And bonus: such a 360-degree view would offer incredible views of world wonders and attractions.
Taking a page from some long-haul carriers, bars will also become more prevalent on flights, while pop-up pods will offer private spaces.
Airbus research also suggests that every flight in the world could, on average, be around 13 minutes shorter, which would save millions of tonnes of excess fuel annually.
‘By the middle of the next decade, aircraft interiors will bear little resemblance to the packed and often frustrating cabins of today,’ Tooze adds.
‘Memory foam seats will morph to each passengers shape as they sit down, as smart lighting eliminates the effects of jet lag, and sleep hormones sprayed at strategic moments in the flight mean you’ll never have to listen to a screaming toddler on long-haul ever again.
‘Each seat will have individual climate control and holographic communications and entertainment hubs that allow you to watch films and music from your personal collection on the cloud and chat to friends, family and colleagues as you fly – and sonic disruptors will stop you disturbing everyone around you.’
Skyscanner’s The Future of Travel Report, however, focuses a great deal more on the ways that space travel will impact holidaymakers’ future journeys.
By 2030, they estimate that space travel will be a reality for ultra-luxury travellers and perhaps by 2050, it will become even more mainstream.
In the report, futurist Daniel Burrus says: ‘We will be able to book more affordable trips into space where we can go up there and stay long enough to enjoy.’
Whether or not we end up colonising on the moon, Skyscanner’s Filip Filipov points out that the possibility of flying in low orbital space will radically cut inter-continental flight times.
‘In the case of Virgin Galactic, whose ship can orbit the Earth for 2.5 hours, a regular traveller might see a London to Sydney flight in 2.5 hours if the same technology can be applied safely in commercial aviation.’
In the next century, the sky is the limit – quite literally.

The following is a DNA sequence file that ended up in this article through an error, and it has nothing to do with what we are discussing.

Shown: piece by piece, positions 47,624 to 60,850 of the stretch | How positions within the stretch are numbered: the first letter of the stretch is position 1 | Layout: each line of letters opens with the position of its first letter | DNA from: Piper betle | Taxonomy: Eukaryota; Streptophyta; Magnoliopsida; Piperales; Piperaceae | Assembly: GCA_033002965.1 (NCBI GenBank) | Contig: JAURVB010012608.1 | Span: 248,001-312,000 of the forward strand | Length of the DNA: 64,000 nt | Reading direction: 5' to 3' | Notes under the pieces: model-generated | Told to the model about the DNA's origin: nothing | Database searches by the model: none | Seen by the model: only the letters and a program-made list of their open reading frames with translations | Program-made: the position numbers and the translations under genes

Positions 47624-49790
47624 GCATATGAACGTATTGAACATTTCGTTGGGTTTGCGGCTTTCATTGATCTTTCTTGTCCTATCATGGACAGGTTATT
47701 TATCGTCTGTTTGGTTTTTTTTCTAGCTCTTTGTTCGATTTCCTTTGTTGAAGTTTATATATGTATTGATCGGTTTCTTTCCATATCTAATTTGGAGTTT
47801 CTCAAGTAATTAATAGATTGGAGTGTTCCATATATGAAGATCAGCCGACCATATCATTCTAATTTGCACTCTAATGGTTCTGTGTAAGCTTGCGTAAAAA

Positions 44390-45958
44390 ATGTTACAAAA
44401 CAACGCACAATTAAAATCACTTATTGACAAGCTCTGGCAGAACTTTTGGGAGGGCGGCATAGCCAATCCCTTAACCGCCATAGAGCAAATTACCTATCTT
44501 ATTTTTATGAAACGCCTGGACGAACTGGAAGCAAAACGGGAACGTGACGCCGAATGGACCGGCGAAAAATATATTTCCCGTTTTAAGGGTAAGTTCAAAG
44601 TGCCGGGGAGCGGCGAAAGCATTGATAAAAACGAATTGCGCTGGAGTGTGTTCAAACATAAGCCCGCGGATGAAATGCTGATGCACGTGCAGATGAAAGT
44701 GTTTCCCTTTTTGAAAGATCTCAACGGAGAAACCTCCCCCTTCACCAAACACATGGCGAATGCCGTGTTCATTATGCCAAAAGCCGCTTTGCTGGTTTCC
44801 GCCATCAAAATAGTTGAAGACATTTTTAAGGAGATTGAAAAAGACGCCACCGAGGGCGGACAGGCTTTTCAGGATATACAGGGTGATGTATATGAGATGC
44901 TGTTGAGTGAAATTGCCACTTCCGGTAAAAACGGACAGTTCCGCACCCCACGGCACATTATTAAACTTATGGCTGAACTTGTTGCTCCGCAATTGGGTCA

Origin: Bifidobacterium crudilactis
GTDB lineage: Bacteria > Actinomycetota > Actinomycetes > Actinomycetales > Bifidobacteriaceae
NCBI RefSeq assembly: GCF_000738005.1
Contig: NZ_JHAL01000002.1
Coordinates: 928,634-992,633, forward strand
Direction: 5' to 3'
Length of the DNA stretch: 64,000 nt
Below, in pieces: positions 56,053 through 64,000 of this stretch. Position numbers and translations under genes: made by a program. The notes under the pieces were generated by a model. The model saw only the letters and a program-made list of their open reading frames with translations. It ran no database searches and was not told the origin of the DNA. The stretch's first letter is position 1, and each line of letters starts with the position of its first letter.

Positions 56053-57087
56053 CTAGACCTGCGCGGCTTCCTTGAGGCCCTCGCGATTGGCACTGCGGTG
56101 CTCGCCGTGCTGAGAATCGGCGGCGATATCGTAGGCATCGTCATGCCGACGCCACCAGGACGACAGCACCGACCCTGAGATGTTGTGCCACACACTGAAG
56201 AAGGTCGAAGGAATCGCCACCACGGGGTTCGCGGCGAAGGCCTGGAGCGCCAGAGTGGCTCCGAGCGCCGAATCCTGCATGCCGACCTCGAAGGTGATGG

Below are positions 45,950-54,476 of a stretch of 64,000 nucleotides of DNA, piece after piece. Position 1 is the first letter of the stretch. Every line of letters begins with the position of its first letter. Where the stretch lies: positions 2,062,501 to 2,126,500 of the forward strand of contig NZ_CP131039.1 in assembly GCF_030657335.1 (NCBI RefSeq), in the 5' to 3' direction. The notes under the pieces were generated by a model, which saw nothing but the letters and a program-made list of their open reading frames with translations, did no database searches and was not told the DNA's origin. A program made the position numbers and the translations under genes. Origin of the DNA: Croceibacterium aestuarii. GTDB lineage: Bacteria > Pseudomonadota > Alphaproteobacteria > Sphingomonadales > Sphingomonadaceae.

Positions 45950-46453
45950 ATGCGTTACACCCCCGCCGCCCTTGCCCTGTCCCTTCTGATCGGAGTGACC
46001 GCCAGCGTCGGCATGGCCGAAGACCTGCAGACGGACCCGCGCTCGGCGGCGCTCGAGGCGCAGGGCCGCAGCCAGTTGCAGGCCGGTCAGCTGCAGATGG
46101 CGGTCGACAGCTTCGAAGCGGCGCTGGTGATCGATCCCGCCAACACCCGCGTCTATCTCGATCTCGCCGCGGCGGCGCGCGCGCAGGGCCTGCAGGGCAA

According to researchers at the Future Laboratory and their new report, Sustainable Holiday Futures, giant airships, man-made mobile islands and intelligent hotel rooms will all be commonplace in the next 100 years.
Imagine a coastline with floating resorts that can move from destination to destination. This is precisely the future if Thomson Holidays has anything to say about it.
Sustainability will be an ‘integral’ part of every holiday as early as 2030, the report continues, with some claims that artificial islands may even produce their own food and water.
This idea of zero-impact travel, in which resorts may look like cruise ships in the sky, will leave no environmental trace whatsoever.
In hotel rooms, everything will be automated and highly-personalised.
Many hotels have already begun to roll out iPad-controlled lights, sound and room service features and that will only grow in popularity in the coming decades.
But futurologist Ian Pearson predicts the that the hotel room of tomorrow will take this technology a step further.
In his opinion, we can expect hotel bedrooms to incorporate pillows with sleep-aiding massage technology and holographic wall systems that will project personal trainers or even friends and family in 3D.
And forget long-haul flights to get where you need to be.
Teleportation could become a regular occurrence by 2080, according to Dr Mary Jacquiline Romero from the School of Physics and Astronomy at the University of Glasgow.
‘The good thing about teleportation is that there is no fundamental law telling us that it cannot be done and with technical advances I would estimate teleportation that we see in the films will be with us by 2080.’